The COVID-19 pandemic has pushed the cultural world to become more resilient. Since March 2020, many institutions, associations and artists have shown great inventiveness in providing access to art while respecting health restrictions, notably through the use of digital platforms. Hervé Guay, a professor in the Department of Literature and Social Communication at Université du Québec à Trois-Rivières (UQTR), and his colleagues at the Centre de recherche interuniversitaire sur la littérature et la culture québécoises (CRILCQ) have been taking stock of the various cultural initiatives that have been set in motion since that time.

To date, more than 2,000 “covidian” initiatives involving nearly 9,000 individuals and approximately 1,600 organizations or collectives have been catalogued by the CRILCQ team, in collaboration with industry partners such as the Association québécoise de l’industrie du disque, du spectacle et de la vidéo (ADISQ). More than a simple survey, this exercise aims to document the transformation of Quebec’s cultural landscape in the era of COVID-19. The resulting inventory allows us to study what the protagonists of this milieu have said, done and written, an exercise that will continue once we have turned the page on the pandemic. Based on an open science model, this research will benefit academic and artistic audiences as well as the general public.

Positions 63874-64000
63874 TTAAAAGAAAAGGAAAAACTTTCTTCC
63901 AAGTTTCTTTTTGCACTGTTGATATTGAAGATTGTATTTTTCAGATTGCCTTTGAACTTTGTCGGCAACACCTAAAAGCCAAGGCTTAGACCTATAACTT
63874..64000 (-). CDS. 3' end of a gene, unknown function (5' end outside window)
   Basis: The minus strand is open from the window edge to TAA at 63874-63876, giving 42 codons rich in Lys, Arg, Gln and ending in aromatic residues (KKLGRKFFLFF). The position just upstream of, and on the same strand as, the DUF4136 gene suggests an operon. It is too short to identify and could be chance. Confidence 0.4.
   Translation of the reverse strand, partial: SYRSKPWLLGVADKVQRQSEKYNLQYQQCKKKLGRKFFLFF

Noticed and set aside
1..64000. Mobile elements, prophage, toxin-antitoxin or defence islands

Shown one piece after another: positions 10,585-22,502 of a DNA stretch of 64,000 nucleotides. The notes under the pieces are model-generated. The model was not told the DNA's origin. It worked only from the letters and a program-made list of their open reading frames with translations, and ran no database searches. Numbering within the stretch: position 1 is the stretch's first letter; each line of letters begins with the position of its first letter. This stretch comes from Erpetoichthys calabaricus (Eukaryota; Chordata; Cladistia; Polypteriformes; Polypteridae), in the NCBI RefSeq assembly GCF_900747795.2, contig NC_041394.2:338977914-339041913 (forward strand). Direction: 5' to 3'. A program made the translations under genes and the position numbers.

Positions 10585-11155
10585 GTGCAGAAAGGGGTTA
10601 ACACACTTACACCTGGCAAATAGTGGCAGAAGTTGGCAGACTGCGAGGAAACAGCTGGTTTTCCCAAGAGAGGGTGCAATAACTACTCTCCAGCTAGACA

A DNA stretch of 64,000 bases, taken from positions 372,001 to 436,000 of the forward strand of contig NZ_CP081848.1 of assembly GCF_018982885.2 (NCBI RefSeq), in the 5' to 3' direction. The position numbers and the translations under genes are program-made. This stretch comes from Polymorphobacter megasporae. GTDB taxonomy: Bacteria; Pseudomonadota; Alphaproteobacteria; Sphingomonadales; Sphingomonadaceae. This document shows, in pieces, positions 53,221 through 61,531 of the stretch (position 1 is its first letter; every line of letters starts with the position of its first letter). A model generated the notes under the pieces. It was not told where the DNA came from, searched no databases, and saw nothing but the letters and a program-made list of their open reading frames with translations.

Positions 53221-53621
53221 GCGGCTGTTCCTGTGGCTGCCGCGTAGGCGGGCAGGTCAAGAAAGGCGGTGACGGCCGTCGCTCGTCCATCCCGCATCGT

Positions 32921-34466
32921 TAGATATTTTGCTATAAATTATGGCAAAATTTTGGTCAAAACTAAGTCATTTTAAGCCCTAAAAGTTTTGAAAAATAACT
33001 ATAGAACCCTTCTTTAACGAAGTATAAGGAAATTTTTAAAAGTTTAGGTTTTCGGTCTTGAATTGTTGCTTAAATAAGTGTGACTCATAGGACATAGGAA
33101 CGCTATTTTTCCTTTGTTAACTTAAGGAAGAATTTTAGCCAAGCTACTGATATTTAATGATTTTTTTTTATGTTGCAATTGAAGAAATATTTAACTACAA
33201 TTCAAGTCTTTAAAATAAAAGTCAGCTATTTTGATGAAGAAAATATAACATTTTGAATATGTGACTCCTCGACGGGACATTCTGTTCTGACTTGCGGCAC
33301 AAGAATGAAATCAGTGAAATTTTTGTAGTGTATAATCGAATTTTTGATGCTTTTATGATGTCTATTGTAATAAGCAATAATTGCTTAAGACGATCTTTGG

Although still in progress, this vast undertaking is already fuelling a great deal of thought. For example, in the spring of 2021, the colloquium Réagir, créer, persévérer brought together scientists and artists for a virtual discussion on Québec cultural initiatives in the time of Covid-19. Talks were recorded and artistic performances were streamed during the event, while at the same time the inventory database was being completed and made available online. In the longer term, an enhanced book—a scientific publication featuring a digital component—will be published. The Observatoire de la culture et des communications du Québec (OCCQ) hopes to build on this research to produce portraits of Québec’s cultural activity, both overall and by field and discipline, during this pivotal time in our history.